It was found that gaps in control sites were used on average ([+ or -] SE) by 0.95 [+ or -] 0.13 individual mammals daily. The total number of registered individuals was from four (sites No. 1, 3) to 20 (site No. 8). Generalizing, every gap allows 347 [+ or -] 49 (300-400) individual mammals to enter the highway annually. At site No. 8 the average daily number of mammals reaching the highway was 1.67 [+ or -] 0.28, or 606 [+ or -] 104 (500-700) per year.

In treated sites the number of mammals registered during investigation varied from 0 (site No. 2) to 13 (site No. 3). On average, the daily number of registered mammals was 0.57 [+ or -] 0.10 individuals. Generalizing, every gap with repellent thus allows 207 [+ or -] 36 (170-240) individual mammals to reach the highway. Statistically, the average number of mammals reaching the highway at the Wam Porocol[R] treatment sites was significantly smaller than in control sites (0.57 [+ or -] 0.10 and 0.95 [+ or -] 0.13 individuals per site, respectively; Student's t = 2.31, df = 118, p < 0.025). Nevertheless, in site No. 3, despite repellent treatment and having the smallest gap width (only 3 m), the average daily number of mammals that passed through the gap was 1.08 [+ or -] 0.29, equating to 395 [+ or -] 105 (390-500) individuals per year.

Of the mammals that actually passed through the gaps ungulates comprised 32.9%. In the control sites their number was from 0 (site No. 4) to 7 (site No. 10) or on average 0.31 [+ or -] 0.08 individuals daily. Generally, the annual number of ungulates passing through each gap to the highway was 113 [+ or -] 29 (85-140) animals. The most frequent ungulates passing through gaps in control sites were roe deer (84%). Red deer were less frequent (10%). Moose was registered only once (5% from the total of 19 ungulates). In the treated sites, the number of registered ungulates was from 0 (site No. 2) to 5 (site No. 3), i.e., 0.18 [+ or -] 0.05 individuals daily. Generally speaking, the annual number of ungulates passing through gaps with repellent was 66 [+ or -] 18 (50-85) individuals. Out of 11 registered animals 81% were roe deer and 19% red deer. Thus, using repellent, the number of ungulates passing through gaps in the fencing onto the highway was reduced by 42%.

In site No. 3, where 13 individual mammals passed through the gap even with the use of repellent (Table 2), the repellent doze was doubled by arranging a second column. When using one column, the average number of mammals passing through the gap was 2.0 [+ or -] 0.41 daily, equating to 730 [+ or -] 149 per year. After doubling the doze the numbers of passing mammals were reduced to 0.63 [+ or -] 0.26 daily, or 230 [+ or -] 95 per year. This is a reduction of about three times and it is significant (Student's t = 2.82, df = 10, p < 0.01). Thus, single-column treatment may not guarantee the deterrence of mammals from the gap. Depending on the wind direction the smell may not reach the gap at all. Double-column treatment significantly increased a positive result.

5. Discussion

Results have revealed positive influence of repellent Wam Porocol[R] keeping in control gaps in the fences on highway sides and reducing number of gap passing mammals by 42%. This could be significant reduction of the roadkills. Official roadkill data, registered by the Lithuanian Police Traffic Supervision Service for April-October 2009, show that on the highway A1 between Vilnius and Kaunas 23 wild mammals were killed (3 moose, 2 roe deer, 4 wild boar and in 14 cases species was not identified). On the highway A2 road kill number was 33 wild animals in the same period of 2009 (2 moose, 22 roe deer, 3 wild boar, 1 European hare, 1 red fox and in 4 cases species was not identified).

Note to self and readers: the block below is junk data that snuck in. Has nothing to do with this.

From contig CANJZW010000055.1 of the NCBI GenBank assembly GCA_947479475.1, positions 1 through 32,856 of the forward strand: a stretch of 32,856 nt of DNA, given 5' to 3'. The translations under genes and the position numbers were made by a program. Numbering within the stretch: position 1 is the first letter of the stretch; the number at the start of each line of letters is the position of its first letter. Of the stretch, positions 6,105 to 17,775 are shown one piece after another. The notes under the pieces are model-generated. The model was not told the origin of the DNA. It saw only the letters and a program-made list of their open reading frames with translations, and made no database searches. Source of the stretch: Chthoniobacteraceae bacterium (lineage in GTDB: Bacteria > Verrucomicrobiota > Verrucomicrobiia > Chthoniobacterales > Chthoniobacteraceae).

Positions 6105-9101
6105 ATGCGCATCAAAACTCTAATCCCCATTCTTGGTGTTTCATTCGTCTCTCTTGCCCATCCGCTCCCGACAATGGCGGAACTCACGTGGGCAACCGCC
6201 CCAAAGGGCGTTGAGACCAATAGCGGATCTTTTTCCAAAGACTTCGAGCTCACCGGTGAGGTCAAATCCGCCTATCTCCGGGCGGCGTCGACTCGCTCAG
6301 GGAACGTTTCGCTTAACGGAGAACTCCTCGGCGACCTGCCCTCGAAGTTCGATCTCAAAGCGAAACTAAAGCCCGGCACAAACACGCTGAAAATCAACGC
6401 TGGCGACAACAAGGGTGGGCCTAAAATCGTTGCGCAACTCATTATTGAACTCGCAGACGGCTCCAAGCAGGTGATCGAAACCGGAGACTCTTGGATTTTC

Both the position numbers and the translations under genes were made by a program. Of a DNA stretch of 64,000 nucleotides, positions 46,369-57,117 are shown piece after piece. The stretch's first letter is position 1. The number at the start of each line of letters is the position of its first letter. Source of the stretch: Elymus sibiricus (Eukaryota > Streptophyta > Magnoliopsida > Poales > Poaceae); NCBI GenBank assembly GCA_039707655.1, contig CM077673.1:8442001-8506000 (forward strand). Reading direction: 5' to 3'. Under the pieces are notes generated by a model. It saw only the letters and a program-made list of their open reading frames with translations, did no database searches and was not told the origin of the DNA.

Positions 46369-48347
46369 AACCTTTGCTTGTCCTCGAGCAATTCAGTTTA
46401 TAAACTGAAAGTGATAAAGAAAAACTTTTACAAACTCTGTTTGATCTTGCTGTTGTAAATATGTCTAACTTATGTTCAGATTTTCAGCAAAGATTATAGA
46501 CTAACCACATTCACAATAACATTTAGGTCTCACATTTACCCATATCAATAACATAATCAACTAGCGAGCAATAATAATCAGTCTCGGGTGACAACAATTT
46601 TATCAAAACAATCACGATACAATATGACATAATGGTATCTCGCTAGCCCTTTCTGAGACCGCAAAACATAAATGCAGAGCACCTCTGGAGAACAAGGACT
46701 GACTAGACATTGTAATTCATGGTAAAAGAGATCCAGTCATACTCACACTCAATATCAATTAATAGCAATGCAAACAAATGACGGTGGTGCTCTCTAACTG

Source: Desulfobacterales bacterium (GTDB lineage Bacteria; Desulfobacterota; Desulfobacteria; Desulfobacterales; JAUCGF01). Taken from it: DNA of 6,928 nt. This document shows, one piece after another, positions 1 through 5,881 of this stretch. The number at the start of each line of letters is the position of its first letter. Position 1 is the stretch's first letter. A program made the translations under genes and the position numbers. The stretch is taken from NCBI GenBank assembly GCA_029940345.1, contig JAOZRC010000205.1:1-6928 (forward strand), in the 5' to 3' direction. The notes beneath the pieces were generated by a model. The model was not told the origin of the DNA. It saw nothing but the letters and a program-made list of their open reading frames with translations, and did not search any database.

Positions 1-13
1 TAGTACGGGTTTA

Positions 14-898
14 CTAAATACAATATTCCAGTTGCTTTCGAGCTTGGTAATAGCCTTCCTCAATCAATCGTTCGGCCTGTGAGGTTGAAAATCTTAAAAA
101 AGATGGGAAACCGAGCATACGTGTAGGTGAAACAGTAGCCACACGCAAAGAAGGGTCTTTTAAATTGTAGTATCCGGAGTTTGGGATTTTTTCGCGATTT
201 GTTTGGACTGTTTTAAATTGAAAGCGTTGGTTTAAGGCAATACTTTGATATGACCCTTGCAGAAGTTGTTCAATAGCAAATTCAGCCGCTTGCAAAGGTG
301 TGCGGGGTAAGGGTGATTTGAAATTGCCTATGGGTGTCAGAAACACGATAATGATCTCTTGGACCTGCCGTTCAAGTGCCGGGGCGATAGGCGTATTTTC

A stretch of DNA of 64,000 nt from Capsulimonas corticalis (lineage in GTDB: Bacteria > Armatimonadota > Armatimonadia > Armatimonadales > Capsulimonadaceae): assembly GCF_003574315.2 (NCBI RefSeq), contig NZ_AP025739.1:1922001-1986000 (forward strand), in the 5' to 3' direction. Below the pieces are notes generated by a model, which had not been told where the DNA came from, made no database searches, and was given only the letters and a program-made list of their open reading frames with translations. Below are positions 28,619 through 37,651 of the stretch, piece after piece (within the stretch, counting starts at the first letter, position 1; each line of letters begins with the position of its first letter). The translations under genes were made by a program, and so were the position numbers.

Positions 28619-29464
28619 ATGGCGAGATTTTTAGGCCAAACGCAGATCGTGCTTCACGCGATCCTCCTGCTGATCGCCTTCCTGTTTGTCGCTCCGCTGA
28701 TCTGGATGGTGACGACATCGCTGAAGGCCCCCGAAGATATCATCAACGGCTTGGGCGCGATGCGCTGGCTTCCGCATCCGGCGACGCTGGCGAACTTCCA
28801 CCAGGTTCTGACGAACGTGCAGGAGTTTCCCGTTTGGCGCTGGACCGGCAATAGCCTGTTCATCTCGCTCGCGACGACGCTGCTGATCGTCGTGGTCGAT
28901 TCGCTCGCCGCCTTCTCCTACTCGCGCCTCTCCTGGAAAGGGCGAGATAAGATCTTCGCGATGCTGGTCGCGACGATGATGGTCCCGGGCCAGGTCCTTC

Safety is considered as one of the primary requirements for the roads in Lithuania (Ratkeviciute et al. 2007) but none of the authors covered possibilities for reduction of WVA and road kills. So far, the only measures used were fences on the highway sides (Balciauskas, Balciauskiene 2008) and underpasses for the wild animals (Balciauskas, Balciauskiene 2007). Influence of these measures is significant but diminished by insufficient maintenance of fences and crossing structures (Balciauskas 2009).

Thus, the study is of significant scientific novelty, as it shows possibility to reduce number of wildlife-vehicle accidents in a relatively simple and cost-effective way. None of scientific estimations were presented in the analysed literature, pointing out just abstract positive effectiveness of chemical repellents (Groot Bruinderink, Hazebroek 1996; Hedlund et al. 2003; Knapp 2005; Lavsund, Sandegren 1991; Magnus 2006; Pokorny 2006; Putman et al. 2004; Sielecki 2001; Trocme et al. 2003).

In Lithuania, this research was the first one which used chemical repellent vapour for scaring mammals from the highways. The used active ingredient was 3-Methylbutyric acid, with low toxicity (2 mg/kg of body mass for rats) in oral exposition, thus, unlikely to be harmful in vapour phase. According to Agritura and Beikircher Grunland GmbH for fish the LC50 toxicity is 100-1000 mg/l for 96 h exposition, tested on the goldfish. Biological degradability is over 65, EC0 toxicity to bacteria--over 1000 mg/l.

Comparison of Wam Porocol[R] with other commercial repellents with fear, conditioned avoidance or multiple mode (Table 3), data from (Trent et al. 2001), was done. Fear inducing repellents worked good, especially those with decaying protein and emitting sulphurous odours. The investigation showed much longer life of the Wam Porocol[R] repellent (up to 16 weeks). None of the other compared repellents eliminated deer longer than 11 weeks in winter and even shorter period in spring (Trent et al. 2001).